This could be one of the biggest disasters for a company. Hackers stole the source code of Symantec’s pcAnywhere back in 2006 and have now claimed to release it to public. In the meantime hackers stole all source code for all the Symantec products i.e Norton Antivirus, Norton works, Internet security, etc.
The hackers had been threatening Symantec in a series of e-mail negotiations with what they thought were representatives of Symantec. The group is known as Yamatough, Indian hacker force operating under the umbrella of Anonymous, had been demanding a $50,000 payoff from Symantec to keep the source code private. Emails are published to Pastebin. Hackers tell Reuters that their intention was never to get the money but to release the code.
“All the Symantec source codes are now on sale! PcAnywhere, System Works, Internet Security and Norton GoBack with Utilities, NAV”, hacker said in one of his tweets. Source code is now available on Pirate bay.
“At this time, Symantec recommends disabling the product until we release a final set of software updates that resolve currently known vulnerability risks.”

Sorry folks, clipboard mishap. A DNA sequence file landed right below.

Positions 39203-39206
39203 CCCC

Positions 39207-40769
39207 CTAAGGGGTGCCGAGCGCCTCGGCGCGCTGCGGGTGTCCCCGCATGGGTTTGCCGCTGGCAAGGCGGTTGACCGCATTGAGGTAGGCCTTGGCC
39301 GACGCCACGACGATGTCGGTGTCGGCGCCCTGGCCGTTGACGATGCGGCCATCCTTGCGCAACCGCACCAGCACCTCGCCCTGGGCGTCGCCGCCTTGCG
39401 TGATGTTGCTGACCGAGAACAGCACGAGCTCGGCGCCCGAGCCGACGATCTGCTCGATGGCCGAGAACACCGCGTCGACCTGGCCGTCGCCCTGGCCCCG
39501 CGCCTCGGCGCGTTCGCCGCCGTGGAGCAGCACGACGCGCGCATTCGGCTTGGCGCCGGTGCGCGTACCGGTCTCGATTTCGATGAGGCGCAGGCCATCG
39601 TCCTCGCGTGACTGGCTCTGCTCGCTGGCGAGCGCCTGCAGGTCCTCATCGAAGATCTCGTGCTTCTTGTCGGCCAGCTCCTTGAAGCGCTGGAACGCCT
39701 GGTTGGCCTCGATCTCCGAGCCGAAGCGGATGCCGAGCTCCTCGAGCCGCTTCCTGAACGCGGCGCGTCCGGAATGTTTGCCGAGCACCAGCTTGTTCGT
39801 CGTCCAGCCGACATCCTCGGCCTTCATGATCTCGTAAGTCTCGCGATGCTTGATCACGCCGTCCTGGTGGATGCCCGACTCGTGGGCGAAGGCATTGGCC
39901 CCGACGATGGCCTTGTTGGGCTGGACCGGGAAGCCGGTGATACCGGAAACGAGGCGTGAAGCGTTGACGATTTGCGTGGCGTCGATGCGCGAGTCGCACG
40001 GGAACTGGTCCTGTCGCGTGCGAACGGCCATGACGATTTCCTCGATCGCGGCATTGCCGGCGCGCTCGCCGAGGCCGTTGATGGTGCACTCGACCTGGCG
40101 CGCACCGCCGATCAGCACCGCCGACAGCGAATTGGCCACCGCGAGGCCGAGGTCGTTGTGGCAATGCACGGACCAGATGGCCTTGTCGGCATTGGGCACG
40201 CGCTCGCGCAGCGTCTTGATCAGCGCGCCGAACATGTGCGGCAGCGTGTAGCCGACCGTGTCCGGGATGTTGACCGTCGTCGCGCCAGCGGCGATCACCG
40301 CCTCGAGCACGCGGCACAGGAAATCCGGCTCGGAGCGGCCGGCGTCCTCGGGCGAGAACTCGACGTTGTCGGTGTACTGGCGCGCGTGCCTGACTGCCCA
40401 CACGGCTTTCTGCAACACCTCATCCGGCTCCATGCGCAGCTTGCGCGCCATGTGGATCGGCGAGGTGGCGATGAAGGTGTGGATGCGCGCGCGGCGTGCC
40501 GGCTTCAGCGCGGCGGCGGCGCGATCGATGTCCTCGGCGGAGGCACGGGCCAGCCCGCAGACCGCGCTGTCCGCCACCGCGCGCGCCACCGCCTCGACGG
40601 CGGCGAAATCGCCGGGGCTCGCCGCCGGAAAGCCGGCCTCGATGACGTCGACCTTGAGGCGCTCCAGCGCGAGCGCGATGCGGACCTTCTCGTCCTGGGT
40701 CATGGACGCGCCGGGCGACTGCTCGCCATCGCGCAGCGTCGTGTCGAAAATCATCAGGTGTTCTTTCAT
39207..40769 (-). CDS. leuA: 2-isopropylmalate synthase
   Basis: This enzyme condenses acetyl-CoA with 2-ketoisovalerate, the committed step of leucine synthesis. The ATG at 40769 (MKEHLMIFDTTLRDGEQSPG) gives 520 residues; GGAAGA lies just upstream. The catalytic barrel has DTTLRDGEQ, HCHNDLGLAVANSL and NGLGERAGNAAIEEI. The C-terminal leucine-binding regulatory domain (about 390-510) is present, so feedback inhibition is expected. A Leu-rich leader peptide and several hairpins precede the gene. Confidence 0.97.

“We have been conducting direct outreach to our customers since January 23 to reiterate that in addition to applying all relevant patches that have been released, customers should also ensure that PCAnywhere version 12.5 is installed, and follow general security best practices.”
On January 23, Symantec released a patch to secure PCAnywhere 12.5. And then on January 27, the company rolled out another patch directed toward PCAnywhere versions 12.0 and 12.1. The hackers, who call themselves The Lords of Dharmaraja, originally claimed they found the code after breaking into servers run by Indian military intelligence. But Symantec later revealed that the group had captured the code for PCAnywhere and other products by breaking into the security vendor’s own network in 2006.
But Symantec has insisted that since all the source code dates back to 2006, customers of the current versions of these products are at no risk. Though that may be true, the entire incident does raise the question of how a security vendor, of all companies, would be so vulnerable that its key source code could be stolen.
“As the extortion attempt by Anonymous indicates, we’re working with law enforcement right now, Therefore, given the active investigation, we’re not in a position to provide specifics on the incident at this time.”
Symantec is of course sitting silent, they are working on a number of things in order to prevent such mistakes in future:
Improved Network Defenses, Compartmentalized Access to Information, Improved Source Code Security, Improved Process Controls, Employee Education.
Anonymous believed that companies like Symantec had been creating scareware, malwares and spreading them to networks in order to scare users and promote it’s security products. What do you think, is that what Symantec and other security companies do?